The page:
When Good Performance Is A Bad Thing

Every firm wants returns, but sometimes getting them too early can cause unexpected complications. This is specifically true for a number of distressed debt firms, which earned returns on funds that were still in the process of being raised.

To illustrate, let’s take a look at a firm whose name I’ve promised not to share (sorry). It entered the market with a $1 billion-targeted fund last year and gathered commitments worth around $500 million. Seeing a strong opportunity as distressed debt trading levels rose, the firm held a number of closes on the capital and invested it.

The value of distressed debt improved so dramatically in 2009 that the firm’s invested capital generated an IRR of 60% in just six months. That’s great news, except those returns, which occurred during fundraising, create a tricky conflict for a manager of a closed-end fund.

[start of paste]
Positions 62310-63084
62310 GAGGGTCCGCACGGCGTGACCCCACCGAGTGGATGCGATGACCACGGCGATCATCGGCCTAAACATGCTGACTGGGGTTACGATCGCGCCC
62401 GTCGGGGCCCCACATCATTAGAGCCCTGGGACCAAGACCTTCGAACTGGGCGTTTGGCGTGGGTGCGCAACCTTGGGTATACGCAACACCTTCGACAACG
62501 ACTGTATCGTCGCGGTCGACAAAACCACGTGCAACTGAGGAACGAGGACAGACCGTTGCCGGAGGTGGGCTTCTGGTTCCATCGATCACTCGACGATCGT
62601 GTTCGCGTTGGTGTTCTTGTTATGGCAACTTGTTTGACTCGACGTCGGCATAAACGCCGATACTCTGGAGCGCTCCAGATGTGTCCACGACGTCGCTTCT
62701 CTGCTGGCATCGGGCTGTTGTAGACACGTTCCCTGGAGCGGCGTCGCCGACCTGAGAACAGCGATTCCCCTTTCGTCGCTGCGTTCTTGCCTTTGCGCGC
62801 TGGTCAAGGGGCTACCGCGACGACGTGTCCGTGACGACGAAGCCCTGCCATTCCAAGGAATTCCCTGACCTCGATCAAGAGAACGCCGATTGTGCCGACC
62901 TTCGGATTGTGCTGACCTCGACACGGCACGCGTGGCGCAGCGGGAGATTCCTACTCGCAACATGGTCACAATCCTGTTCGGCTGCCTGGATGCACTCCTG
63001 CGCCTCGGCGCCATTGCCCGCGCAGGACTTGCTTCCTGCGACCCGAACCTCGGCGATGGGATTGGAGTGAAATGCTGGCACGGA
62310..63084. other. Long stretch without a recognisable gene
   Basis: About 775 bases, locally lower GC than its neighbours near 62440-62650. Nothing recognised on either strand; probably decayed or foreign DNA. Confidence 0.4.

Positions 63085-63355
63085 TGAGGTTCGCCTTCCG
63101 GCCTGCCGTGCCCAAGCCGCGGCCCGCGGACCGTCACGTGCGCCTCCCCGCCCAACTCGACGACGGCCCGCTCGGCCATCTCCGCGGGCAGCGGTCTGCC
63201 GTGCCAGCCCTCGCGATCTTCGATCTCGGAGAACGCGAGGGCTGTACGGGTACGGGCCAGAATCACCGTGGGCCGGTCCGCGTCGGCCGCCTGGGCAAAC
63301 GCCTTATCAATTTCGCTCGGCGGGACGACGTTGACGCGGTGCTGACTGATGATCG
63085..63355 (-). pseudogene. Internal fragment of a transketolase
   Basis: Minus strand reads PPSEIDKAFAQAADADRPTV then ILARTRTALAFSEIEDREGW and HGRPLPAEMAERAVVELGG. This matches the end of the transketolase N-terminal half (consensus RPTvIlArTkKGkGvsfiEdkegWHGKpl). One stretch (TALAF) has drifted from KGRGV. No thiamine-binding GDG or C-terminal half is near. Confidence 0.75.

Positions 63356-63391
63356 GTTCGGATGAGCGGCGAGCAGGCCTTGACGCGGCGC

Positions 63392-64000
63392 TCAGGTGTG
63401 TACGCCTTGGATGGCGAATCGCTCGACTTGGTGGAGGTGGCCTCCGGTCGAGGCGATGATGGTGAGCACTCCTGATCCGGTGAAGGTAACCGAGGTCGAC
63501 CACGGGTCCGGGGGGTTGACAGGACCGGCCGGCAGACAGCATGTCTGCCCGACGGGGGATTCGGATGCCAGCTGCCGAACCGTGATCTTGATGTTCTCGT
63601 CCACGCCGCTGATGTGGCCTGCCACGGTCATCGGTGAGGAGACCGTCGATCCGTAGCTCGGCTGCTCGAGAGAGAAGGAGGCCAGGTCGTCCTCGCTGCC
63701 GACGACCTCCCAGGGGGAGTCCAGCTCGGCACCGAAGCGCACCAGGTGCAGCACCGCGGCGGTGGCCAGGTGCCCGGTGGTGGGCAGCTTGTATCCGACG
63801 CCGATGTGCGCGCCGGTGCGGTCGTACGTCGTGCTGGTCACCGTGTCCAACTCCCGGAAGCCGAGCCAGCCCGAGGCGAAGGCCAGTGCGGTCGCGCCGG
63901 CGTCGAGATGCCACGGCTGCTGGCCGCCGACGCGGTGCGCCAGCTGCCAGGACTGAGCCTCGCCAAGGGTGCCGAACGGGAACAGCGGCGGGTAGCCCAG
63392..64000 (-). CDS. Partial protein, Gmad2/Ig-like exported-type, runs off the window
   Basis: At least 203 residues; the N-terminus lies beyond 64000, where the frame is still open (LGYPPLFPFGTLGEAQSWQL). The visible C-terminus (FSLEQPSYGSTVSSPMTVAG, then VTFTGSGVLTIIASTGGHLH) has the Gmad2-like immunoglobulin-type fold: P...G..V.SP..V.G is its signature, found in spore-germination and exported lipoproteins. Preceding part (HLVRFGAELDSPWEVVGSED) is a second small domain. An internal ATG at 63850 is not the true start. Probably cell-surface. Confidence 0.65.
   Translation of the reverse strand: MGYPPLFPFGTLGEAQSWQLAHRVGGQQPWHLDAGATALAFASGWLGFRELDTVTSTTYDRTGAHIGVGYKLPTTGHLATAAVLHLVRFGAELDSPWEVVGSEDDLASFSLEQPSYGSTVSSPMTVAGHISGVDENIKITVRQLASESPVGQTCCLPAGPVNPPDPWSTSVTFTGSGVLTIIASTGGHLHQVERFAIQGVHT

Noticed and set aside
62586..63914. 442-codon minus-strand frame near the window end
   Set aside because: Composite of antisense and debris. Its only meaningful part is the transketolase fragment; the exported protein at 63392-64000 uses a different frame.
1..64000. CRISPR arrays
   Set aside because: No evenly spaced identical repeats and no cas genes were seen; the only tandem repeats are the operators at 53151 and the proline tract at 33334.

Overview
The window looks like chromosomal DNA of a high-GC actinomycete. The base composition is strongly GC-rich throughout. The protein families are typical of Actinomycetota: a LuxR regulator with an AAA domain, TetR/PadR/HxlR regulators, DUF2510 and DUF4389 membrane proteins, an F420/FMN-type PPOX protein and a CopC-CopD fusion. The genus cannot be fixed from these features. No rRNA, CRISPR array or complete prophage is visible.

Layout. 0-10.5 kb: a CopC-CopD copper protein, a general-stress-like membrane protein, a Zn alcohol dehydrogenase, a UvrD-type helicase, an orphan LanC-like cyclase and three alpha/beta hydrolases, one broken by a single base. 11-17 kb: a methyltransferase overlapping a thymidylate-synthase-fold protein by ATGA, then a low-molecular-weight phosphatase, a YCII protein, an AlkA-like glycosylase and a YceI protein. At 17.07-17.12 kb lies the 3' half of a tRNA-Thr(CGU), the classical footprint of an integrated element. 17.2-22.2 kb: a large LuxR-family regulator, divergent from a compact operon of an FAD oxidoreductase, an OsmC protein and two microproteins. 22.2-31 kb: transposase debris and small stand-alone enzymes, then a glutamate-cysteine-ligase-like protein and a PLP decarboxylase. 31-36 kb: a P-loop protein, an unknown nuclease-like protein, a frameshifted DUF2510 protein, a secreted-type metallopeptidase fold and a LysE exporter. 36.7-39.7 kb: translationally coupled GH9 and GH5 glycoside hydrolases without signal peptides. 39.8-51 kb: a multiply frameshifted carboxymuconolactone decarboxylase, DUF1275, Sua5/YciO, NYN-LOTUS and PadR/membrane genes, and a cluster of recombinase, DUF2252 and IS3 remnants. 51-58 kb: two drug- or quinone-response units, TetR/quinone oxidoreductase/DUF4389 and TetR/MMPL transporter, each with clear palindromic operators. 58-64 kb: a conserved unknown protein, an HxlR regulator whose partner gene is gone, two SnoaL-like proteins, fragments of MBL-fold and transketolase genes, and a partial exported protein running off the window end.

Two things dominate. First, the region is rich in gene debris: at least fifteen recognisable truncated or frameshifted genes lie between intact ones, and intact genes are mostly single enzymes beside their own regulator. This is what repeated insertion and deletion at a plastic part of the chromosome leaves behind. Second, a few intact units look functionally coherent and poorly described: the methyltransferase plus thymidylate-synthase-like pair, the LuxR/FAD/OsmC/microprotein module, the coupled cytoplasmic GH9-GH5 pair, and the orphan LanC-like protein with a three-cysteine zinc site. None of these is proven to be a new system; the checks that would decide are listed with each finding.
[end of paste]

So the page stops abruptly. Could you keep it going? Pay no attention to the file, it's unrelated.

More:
If the firm continues to raise capital, it will dilute the performance of the existing investors, which includes a large commitment from the GPs themselves. Furthermore, new investors will need to support the carrying cost of their investments on their own balance sheets, which makes the fund less desirable.

So the firm is considering closing its fund, even though it’s only halfway to its target. Now that the distressed debt rally has largely subsided, investors will need to compete for LP money based on strategy and scale; strong performance during last year’s “rising tide” may be less impressive.

Generating returns while fundraising isn’t a conflict many traditional private equity firms face; their 10-year funds typically include a five year investment period and a five year hold period for investments. But as more distressed debt hedge funds convert to closed-end private equity funds to avoid redemptions, we could see this issue occurring up more often.

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